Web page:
Amped Up and Exhausted

 Image Credit: Simon McChuen

Image Credit: Simon McChuen

One of the ironies of our current state of busy-ness is that, for all the stimulation we are exposed to on a daily basis, it doesn’t seem to give us energy. Instead, the way we navigate our days leaves us exhausted and depleted. We seem to operate at two speeds—full on or asleep.

Yoga is a practice of living in the middle space, where energy and life force is lifted, but not overly stimulated. And where energy and life force are simultaneously calmed, but not lethargic. There is a Sanskrit word for this balanced state: sattvic. In some ways, the goal of yoga could be seen as an intention to inhabit the sattvic state more and more.

As we know, yoga is not just a physical practice. All our systems are involved. Yoga involves meeting often uncomfortable physical sensations and developing the resources internally to meet them, with curiosity and patience. At the same time, our brains are designed to love novelty—the latest Facebook post, the newest video, the tweet that came 10 seconds ago.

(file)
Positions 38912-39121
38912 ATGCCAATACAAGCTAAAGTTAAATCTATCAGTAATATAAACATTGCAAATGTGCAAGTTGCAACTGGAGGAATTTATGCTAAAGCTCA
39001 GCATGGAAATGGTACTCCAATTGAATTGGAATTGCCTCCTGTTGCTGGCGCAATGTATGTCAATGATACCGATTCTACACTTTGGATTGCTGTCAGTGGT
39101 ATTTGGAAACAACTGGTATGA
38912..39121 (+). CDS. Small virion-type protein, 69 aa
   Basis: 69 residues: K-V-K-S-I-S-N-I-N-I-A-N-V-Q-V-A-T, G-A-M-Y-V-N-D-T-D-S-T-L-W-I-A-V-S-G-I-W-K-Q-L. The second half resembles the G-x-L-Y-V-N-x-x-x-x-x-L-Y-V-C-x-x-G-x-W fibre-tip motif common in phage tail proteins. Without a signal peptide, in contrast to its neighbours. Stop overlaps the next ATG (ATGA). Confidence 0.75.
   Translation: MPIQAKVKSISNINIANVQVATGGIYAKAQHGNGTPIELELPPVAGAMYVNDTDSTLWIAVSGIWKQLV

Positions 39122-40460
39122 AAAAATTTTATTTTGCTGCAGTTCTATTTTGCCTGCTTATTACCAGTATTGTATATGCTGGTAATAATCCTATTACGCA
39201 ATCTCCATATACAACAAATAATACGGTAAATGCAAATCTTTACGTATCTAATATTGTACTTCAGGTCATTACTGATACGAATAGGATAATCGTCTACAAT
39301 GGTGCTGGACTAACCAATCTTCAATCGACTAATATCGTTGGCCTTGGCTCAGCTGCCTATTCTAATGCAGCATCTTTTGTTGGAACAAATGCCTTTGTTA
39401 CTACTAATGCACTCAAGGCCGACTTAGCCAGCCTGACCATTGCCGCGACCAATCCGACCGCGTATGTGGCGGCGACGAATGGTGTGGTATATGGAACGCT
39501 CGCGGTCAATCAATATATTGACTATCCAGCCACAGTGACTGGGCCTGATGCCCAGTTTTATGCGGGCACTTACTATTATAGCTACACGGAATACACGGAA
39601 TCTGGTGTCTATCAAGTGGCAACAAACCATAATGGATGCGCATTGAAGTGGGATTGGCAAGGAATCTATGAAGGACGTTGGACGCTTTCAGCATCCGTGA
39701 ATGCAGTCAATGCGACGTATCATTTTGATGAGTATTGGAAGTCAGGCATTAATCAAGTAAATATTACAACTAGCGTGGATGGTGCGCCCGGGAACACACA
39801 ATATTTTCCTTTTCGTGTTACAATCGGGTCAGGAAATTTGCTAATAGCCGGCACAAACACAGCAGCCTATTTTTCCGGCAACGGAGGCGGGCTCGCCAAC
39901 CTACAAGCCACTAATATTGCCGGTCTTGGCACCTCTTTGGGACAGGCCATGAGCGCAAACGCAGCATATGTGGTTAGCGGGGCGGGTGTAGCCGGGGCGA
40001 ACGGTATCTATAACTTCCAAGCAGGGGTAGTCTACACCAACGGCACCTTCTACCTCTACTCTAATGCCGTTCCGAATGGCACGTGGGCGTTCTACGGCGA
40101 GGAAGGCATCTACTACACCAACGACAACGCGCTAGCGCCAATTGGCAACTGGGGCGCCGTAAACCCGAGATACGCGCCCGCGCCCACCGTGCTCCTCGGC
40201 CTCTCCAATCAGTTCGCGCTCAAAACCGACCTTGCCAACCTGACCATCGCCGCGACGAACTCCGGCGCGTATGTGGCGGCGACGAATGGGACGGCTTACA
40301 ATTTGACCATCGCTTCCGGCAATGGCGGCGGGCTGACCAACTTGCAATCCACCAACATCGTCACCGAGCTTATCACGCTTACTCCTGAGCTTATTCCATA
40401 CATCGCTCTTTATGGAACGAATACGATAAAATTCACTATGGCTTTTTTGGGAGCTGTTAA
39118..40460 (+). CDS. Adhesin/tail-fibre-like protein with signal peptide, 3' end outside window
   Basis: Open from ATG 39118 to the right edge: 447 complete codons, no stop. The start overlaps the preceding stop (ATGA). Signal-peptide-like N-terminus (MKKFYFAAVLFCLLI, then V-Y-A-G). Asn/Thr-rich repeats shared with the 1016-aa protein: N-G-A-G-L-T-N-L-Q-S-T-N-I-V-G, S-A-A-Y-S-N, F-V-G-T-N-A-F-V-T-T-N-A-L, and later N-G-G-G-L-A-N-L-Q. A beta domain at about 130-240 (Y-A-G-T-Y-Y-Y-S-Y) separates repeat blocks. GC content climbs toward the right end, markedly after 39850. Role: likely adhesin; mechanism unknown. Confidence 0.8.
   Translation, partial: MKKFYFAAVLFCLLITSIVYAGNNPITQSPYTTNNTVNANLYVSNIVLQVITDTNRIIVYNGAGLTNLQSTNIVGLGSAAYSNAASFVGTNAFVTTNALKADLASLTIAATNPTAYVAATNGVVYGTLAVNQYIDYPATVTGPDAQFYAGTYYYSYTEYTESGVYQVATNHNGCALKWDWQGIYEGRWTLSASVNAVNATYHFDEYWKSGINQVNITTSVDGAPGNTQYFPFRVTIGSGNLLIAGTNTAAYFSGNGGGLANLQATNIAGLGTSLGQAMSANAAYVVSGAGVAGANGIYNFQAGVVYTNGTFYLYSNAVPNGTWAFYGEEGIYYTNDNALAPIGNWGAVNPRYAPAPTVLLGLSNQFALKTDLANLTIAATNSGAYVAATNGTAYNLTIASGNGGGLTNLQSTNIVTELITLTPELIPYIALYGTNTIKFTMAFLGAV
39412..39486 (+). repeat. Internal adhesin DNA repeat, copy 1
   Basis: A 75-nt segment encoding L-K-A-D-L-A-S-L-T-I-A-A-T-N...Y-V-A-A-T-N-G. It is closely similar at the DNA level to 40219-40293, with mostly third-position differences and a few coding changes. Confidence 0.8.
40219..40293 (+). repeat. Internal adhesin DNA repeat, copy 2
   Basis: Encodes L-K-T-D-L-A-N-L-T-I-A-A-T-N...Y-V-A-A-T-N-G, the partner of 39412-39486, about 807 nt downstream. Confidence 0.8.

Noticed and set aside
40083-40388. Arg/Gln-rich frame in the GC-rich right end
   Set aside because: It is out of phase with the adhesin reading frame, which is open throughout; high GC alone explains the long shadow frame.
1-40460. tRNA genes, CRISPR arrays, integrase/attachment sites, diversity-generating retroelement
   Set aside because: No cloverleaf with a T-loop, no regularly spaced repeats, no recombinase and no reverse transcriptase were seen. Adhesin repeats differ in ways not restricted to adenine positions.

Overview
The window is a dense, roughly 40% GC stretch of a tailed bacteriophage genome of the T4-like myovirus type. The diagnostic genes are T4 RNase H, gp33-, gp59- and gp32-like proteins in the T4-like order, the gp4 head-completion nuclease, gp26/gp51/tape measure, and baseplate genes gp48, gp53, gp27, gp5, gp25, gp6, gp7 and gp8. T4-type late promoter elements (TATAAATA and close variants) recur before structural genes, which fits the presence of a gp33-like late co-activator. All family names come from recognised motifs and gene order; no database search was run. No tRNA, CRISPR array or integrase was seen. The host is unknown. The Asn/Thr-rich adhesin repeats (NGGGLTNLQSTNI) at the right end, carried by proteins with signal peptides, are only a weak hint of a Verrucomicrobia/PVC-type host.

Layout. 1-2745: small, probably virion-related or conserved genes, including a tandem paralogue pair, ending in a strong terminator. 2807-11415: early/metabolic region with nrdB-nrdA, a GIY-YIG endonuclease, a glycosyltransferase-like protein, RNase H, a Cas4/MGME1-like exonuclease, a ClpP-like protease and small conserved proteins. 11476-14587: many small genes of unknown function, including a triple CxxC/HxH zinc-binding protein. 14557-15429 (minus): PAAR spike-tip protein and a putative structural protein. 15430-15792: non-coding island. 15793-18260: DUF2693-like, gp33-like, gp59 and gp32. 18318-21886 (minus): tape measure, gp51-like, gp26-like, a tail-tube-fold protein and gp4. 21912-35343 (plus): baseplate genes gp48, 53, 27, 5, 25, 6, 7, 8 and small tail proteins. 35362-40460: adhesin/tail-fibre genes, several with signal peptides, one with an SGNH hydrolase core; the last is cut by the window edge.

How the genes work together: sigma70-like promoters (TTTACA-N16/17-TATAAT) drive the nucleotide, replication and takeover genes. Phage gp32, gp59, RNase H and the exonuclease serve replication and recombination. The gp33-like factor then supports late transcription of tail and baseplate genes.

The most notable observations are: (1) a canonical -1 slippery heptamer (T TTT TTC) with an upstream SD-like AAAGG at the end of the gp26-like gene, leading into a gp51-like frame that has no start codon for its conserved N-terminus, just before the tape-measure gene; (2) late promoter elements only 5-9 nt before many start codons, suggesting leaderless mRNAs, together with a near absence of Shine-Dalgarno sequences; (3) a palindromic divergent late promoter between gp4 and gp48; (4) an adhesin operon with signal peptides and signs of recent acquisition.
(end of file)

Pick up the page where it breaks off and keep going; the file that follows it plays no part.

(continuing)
For the hour and a half or so that you are in a yoga class, you are in a device free zone, and there are no distractions from what is most immediately happening; the feeling of stretch in your legs, your breath, the transitions from pose to pose and moment to moment, the tribal delight of moving with a group of people, silently. There is novelty in these experiences, it is just a more subtle and nuanced form of novelty, a novelty that asks us to go inward instead of outward. 

Master meditators will say that every breath they take is different, like every snowflake is different. There’s a Buddhist saying, “Know whether you fall asleep on the inhale or the exhale.” That is the kind of immersion in subtlety that moving and breathing consciously can bring us toward. We are all engaged in a struggle right now with the magnetic and often irresistible tug of fast moving images and information, what author Jared Lanier, a refugee from working in the social media world, calls “dazzlingly designed forms of cognitive waste.”

Our poor brains and nervous systems are helpless in the face of this onslaught of pretty things, ever new things, more and more things. But when you slow down, the compulsions slow down as well. You feel more spacious, more content, more creative. It is in this wide-open space that you can feel into who you are, a precious gift indeed.